From the moment the Vegas Golden Knights roster was put together, the team was given an optimistic chance at success.
The Golden Knights benefited from a modern-day expansion draft and crafted their lineup through shrewd deals. On draft day last June, Nashville Predators general manager David Poile said to reporters, “I think this is by far the best expansion team ever.”
It wasn’t as rosy an outlook for Jack Ferreira. As general manager of the expansion Mighty Ducks, he summed up the expectations in two words.
“To survive,” Ferreira said.
The Mighty Ducks won 33 games in that 1993-94 inaugural season, but it took them four years to make the playoffs. It’s a far duck call from what Vegas has achieved in its first season: Fifty-one wins, a division and conference title and three wins from the Stanley Cup.
“I’m blown away,” said Stu Grimson, an original Mighty Duck and an analyst for NHL Network. “The thing that’s amazed me is the ease at which they’ve done it. I’m astounded at what they’ve done in the playoffs. Not only are they beating teams, but they’re doing it in five [and six-game series]. They’re making it look easy.”
Some qualifiers are in order to differentiate how the Mighty Ducks and Golden Knights were assembled. Vegas chose its players in the first expansion draft in the salary cap era, which meant other NHL teams were forced to make difficult decisions in protecting players and ultimately had to expose more significant assets. Vegas was also the only team selecting players, as opposed to 1993, when the Mighty Ducks and Florida Panthers were both dipping into the pool of talent.
But what really aided Vegas was that general manager George McPhee and his staff spent the previous season scouting players. They then were able to make side deals with teams.
For example, the Ducks traded defenseman Shea Theodore, their first-round pick in 2013, to Vegas so that McPhee would pick Clayton Stoner and not Josh Manson or Sami Vatanen in the expansion draft. McPhee also struck a deal with the Minnesota Wild to get Erik Haula and Alex Tuch, forwards who have combined for 44 goals in the regular season and nine in the playoffs.
Ferreira was hired as general manager in late March of 1993 and did not have time to arrange trades or handshake deals for that June’s expansion draft. He equates it to Vegas getting the eighth-best player on every team, as opposed to the Mighty Ducks getting the 15th- to 17th- best player.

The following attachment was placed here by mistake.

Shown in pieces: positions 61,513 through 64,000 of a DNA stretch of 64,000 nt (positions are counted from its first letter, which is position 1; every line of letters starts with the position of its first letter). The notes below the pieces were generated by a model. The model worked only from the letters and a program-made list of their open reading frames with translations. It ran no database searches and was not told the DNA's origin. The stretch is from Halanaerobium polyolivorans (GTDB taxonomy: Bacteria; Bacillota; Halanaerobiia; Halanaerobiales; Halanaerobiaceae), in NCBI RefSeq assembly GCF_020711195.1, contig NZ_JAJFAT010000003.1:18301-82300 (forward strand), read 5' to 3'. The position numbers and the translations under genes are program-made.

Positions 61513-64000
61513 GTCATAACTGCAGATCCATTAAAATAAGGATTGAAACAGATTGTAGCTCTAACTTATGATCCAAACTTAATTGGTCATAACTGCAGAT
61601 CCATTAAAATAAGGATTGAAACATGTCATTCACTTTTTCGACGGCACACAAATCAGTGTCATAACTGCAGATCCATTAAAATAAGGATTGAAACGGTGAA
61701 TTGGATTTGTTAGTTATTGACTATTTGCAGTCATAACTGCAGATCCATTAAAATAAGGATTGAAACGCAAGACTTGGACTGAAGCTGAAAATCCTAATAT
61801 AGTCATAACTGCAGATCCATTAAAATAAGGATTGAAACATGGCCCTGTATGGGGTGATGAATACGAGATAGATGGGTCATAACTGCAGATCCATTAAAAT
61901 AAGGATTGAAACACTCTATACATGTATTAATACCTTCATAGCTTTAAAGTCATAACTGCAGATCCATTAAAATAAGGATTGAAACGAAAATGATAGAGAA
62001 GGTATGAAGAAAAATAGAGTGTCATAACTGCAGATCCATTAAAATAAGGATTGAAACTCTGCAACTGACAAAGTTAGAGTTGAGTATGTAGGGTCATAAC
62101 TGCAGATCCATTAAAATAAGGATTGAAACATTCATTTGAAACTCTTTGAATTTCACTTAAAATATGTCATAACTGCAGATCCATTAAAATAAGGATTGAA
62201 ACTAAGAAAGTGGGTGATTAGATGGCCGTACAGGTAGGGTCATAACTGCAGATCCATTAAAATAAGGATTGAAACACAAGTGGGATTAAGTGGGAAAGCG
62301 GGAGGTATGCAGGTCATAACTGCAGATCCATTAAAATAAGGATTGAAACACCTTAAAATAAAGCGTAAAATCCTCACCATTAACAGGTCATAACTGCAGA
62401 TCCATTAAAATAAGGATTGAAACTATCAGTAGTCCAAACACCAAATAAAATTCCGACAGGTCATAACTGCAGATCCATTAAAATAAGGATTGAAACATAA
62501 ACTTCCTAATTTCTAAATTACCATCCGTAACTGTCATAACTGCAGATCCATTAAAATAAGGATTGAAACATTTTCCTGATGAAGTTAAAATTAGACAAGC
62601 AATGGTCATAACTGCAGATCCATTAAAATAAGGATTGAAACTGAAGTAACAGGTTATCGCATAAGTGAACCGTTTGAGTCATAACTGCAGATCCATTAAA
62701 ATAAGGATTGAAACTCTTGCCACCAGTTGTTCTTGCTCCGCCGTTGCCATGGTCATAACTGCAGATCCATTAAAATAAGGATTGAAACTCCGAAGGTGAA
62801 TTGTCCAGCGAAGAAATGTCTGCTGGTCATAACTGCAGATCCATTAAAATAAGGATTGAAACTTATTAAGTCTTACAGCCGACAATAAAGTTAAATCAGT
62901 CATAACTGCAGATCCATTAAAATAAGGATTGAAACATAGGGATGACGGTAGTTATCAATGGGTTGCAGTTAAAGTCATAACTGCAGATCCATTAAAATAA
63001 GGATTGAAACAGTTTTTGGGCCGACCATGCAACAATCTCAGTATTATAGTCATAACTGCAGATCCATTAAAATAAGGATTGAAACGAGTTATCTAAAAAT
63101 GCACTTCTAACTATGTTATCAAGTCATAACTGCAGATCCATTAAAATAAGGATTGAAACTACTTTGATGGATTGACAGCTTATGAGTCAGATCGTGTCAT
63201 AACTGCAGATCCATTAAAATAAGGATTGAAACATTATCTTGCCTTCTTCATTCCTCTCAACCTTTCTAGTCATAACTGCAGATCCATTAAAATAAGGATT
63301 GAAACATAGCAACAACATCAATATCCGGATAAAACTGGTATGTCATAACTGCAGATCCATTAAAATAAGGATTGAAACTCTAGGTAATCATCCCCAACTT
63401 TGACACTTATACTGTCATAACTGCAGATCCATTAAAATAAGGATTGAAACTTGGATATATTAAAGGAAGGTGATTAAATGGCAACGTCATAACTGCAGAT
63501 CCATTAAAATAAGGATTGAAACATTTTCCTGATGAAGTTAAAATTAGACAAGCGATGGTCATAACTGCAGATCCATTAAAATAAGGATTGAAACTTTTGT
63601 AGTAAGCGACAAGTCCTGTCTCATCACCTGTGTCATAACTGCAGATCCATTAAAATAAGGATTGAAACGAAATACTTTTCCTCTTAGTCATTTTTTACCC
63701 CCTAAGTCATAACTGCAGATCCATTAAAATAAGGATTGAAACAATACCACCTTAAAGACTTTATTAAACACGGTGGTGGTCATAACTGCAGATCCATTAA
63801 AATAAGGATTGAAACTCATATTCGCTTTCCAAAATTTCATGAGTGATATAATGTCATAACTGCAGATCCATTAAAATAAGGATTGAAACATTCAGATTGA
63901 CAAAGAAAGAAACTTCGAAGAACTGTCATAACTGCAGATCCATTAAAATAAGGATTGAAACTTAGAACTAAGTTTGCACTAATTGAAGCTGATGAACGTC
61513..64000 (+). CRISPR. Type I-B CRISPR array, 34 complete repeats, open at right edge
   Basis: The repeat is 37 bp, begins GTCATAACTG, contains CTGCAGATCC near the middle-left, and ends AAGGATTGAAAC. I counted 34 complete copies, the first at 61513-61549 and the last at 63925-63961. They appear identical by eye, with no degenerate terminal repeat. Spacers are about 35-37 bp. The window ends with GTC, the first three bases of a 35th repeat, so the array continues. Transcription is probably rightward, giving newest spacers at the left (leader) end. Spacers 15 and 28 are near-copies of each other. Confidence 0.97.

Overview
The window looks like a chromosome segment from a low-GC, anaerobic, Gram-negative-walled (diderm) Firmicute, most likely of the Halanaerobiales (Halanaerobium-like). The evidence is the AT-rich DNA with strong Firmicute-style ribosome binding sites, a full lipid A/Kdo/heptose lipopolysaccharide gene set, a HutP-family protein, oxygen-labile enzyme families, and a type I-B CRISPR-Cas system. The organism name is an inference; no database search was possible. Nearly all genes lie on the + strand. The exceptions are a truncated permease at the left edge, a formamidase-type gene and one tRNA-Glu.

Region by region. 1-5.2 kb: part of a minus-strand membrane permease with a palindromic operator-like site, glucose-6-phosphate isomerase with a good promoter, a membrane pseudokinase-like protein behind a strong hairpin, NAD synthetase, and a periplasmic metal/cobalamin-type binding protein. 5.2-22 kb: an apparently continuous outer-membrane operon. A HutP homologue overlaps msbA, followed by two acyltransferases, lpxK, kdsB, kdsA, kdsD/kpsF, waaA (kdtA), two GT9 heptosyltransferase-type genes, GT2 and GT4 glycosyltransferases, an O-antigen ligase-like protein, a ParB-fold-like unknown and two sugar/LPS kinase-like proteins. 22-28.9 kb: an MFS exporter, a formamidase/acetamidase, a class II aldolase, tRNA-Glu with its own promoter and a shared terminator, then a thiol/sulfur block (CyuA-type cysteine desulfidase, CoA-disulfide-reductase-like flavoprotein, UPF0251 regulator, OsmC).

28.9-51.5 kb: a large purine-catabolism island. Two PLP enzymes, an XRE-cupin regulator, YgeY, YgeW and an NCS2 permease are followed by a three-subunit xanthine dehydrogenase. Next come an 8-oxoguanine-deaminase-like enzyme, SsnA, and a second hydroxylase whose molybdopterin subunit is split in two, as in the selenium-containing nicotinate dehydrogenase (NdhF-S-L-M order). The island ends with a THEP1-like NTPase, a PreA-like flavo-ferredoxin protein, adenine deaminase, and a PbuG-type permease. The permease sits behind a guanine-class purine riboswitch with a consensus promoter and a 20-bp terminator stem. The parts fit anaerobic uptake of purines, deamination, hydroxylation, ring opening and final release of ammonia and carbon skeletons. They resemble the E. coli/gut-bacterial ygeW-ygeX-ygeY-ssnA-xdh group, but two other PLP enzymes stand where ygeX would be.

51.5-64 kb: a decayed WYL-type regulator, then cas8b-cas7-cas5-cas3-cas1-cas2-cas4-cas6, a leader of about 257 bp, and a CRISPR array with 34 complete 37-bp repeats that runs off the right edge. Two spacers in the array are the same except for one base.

How would the Mighty Ducks have fared under today’s expansion scenario?
“I don’t know if you’d get to the Finals or the Stanley Cup, but we would have had a much better shot at the playoffs,” Ferreira said.
Ferreira credits the convergence of several factors for Vegas’ success under coach Gerard Gallant.
“They did a great job,” Ferreira said. “You can’t fault them in anything — selection of coach, selection of players, great city, great fans. That’s not a home run. That’s a grand slam. You can’t help but get excited about them.”
The Golden Knights and Mighty Ducks share a common bond as players brought together as castoffs with something to prove. Vegas adopted the moniker “Golden Misfits” as their identity. Mighty Ducks coach Ron Wilson did not allow his players to say the word “expansion” during that inaugural season and, if they did, they took flak from teammates.
“One of the galvanizing aspects to an NHL locker room is you’ll try to develop this us-against-the-world mentality and it brings you closer as a group,” Grimson said. “When you shift it to an expansion team, it ups the experience. When you seize it, when you embrace it, you can have fun with it. It can galvanize you. It can have a tangible result.”
Despite a cartoonish, Disney-inception that included appearances by Mickey Mouse, Aladdin and the Beast in a formal announcement of the team’s debut, the Mighty Ducks took pride in their novelty status. Ferreira ensured they wouldn’t get pushed around with fighters Grimson and Todd Ewen, and on some nights they were simply better.
“We played in Toronto on ‘Hockey Night In Canada,’ ” Ferreira said. “That night in the press room, they served roast duck. We ended up tying in that game. I had to laugh.”
Guy Hebert, the original Mighty Ducks goalie, identifies in some ways with the Golden Knights and cites the performance of their goalie, Marc-Andre Fleury, as a driving force. Hebert and the Ducks tied the Panthers with 33 wins, at that time a record for the most wins by a first-year team.
“We had 33 wins and we were not that far out [of a playoff spot],” said Hebert, a Ducks television analyst. “Now it doesn’t seem that great.”
Vegas is the first expansion team in 50 years from the four major sports to reach the championship series. The only other NHL teams to do so were the St. Louis Blues in 1967-68 and the Toronto Arenas in 1917-18, the NHL’s first season (the runner-up Vancouver Millionaires were already in existence, as part of the Pacific Coast Hockey Assn.).
“I think it’s pretty amazing what they’ve done,” Hebert said of the Golden Knights. “I just think it’s a group of guys, like us, who are getting an opportunity, whether you’re a second- or third-string goalie or whoever, to get a chance.